Hurricane Dean damages -  News is starting to trickle out of Costa Maya, the fast-growing Mexican cruise port walloped Tuesday by Hurricane Dean, and it's not good. After surveying the damage, officials say the port could be out of action for at least six months, maybe more.

Cesar Lizarraga, the area's director of sales and marketing, says in a statement that about half of the port's infrastructure, including the cruise ship pier, was damaged. Lizarraga didn't elaborate on the nature of the damage, but says that "an early estimate indicates the port will remain closed for six to eight months" for repairs. 


U.S. Consulate Merida is sending this warden message to inform U.S. citizens of Hurricane Dean, which is expected to make landfall on Monday, August 20 somewhere between Cancun and Tulum in the Mexican state of Quintana Roo.  The hurricane’s current track shows that it may pass near Merida, Yucatan on Tuesday, August 21.


As of the afternoon of August 17, Hurricane Dean had crossed over the Lesser Antilles and was a category 3 hurricane with sustained winds near 125 mph.  There are hurricane warnings and watches throughout the region.


The state government of Quintana Roo has issued a green alert, indicating that the current danger level is low.  Yucatan State has issued a blue alert, indicating that the current danger level is minimal. 


The National Hurricane Center predicts that Hurricane Dean will pass south of Puerto Rico and approach the southern regions of the Dominican Republic and Haiti, moving towards Jamaica, the southern coast of Cuba and the Yucatan Peninsula of Mexico.  Providing accurate storm models at this time is difficult, and the trajectory and velocity of the storm can change at any time.


The Consulate recommends that the U.S. citizens in Quintana Roo, Yucatan, and Campeche prepare themselves for the possibility of the hurricane’s landfall in your region.  Citizens should identify their local shelter, monitor local media reports, and follow the instructions of local emergency officials.  In some areas, adequate shelter from a severe hurricane may not be available to all who may choose to stay.  Visitors should review and follow their hotel or cruise ship evacuation plans.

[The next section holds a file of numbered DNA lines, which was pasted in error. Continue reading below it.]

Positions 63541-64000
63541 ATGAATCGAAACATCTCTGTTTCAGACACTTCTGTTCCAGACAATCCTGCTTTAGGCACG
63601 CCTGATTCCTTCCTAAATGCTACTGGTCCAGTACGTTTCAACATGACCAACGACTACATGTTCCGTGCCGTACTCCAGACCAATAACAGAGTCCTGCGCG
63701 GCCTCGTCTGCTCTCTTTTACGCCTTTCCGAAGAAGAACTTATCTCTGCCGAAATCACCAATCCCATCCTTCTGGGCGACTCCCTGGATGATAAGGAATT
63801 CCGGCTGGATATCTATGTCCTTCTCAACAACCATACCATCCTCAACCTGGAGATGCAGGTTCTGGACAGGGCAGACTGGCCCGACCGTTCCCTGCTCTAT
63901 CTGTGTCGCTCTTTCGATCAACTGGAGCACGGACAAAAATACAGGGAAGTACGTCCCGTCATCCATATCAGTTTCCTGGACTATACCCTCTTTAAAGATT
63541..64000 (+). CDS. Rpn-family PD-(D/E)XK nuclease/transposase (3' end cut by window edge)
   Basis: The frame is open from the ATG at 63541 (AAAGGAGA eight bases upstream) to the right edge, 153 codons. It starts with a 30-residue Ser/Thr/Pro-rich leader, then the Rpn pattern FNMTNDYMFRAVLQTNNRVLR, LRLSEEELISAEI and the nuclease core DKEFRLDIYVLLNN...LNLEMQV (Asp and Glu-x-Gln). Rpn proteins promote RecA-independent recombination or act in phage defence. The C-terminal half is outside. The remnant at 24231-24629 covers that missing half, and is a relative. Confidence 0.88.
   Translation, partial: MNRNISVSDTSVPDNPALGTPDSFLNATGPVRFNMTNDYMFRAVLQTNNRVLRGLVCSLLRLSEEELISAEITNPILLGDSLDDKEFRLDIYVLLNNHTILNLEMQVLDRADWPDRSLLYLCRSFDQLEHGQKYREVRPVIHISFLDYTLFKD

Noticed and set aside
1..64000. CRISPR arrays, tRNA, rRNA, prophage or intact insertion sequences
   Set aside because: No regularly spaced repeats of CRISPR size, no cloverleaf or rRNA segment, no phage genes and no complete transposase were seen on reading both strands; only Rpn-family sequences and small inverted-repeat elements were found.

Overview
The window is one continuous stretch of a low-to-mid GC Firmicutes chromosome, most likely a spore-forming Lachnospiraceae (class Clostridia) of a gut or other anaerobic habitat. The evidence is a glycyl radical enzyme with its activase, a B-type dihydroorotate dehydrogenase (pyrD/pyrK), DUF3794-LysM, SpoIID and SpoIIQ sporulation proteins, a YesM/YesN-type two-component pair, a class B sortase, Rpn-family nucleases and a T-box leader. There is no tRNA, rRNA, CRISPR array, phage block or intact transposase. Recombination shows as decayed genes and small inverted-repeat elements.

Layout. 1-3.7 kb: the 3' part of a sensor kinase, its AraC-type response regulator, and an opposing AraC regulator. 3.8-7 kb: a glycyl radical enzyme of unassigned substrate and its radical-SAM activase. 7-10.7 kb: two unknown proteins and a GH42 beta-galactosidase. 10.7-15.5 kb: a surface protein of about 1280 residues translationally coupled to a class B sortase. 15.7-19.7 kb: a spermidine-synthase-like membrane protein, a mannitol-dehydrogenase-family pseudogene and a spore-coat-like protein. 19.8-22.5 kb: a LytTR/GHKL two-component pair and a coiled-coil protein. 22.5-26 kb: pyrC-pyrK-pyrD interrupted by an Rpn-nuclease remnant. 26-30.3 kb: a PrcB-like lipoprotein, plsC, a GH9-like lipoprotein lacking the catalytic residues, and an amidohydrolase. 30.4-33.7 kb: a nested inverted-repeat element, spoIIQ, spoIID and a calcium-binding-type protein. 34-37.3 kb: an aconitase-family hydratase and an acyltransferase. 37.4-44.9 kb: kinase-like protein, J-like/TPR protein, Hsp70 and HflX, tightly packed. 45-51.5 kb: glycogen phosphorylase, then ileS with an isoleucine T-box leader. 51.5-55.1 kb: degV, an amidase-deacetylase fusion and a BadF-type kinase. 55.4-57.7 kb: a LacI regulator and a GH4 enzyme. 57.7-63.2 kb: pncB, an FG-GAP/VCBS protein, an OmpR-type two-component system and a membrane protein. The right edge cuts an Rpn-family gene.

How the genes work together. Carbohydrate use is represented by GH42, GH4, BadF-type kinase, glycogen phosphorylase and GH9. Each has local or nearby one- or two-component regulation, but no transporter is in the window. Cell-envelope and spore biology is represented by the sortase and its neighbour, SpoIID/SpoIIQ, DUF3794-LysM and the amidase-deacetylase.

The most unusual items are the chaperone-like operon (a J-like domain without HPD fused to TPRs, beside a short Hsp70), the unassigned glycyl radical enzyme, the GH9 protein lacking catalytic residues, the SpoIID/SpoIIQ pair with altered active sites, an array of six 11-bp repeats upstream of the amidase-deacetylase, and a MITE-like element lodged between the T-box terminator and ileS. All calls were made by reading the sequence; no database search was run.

U.S. citizens also should carry their travel documents at all times (i.e. U.S. Passport, Birth Certificate, picture ID’s, etc.) or secure them in a safe, waterproof location.  We also suggest that American citizens contact friends and family in the United States with updates about their whereabouts.


Citizens should know that flights in and out of the area may be suspended at any time, depending on alerts from the Mexican government.  Current flights may fill quickly and flight delays may occur.  Travelers should contact airlines for the latest updates if they are planning to travel within the next week.  The storm also could affect access to sea ports similarly.


For the most-up-to-date information on Hurricane Dean, please visit The National Hurricane Center’s website at


The Mexican government uses a color-coded system of alerts proceeding from blue (minimal danger) to green (low danger) to yellow (moderate danger) to orange (high danger) to red (maximum danger level).  To learn more about this system, visit


To check the current alert level in Quintana Roo, U.S. citizens should visit the local government’s website at  Click on “Aviso de Sistema Tropical” for information about the storm.


To check the current alert level in Yucatan State, visit


Further information on hurricanes and hurricane preparedness is available on the State Department’s website.  Check the following links below:


The U.S. Consulate in Merida, Yucatan services the states of Quintana Roo, Yucatan, and Campeche.  The Consulate remains open for business but could suspend operations at any time as the hurricane approaches.  The ability of the Consulate to provide assistance after the hurricane may be limited by communications disruptions and by conditions on the ground.


The Consulate can be reached during its regular business hours (M-F, 7:30 a.m. to 4:30 p.m.) by telephone at 999-942-5700; by fax at 999-942-5777; and by email at  After hours, a duty officer can be reached by calling the Consulate’s main number.


The Consulate maintains Consular Agencies in Cancun, Cozumel, and Playa del Carmen.  Contact information for those offices is below:


Cancun: (tel) 998-883-0272 / (fax) 998-883-1373

Cozumel: (tel) 987-872-4574 / (fax) 987-872-6662

Playa del Carmen: (tel) 984-873-0303 / (fax) 984-873-0481


The U.S. Embassy in Mexico City will maintain its business hours (M-F, 8:00 a.m. to 5:00 p.m.).  You can reach the Embassy by telephone at (01-55)5080-2000; by fax at (01-55) 5525-5040; and by email at


Please stay posted for future warden messages.


Thank you and stay safe,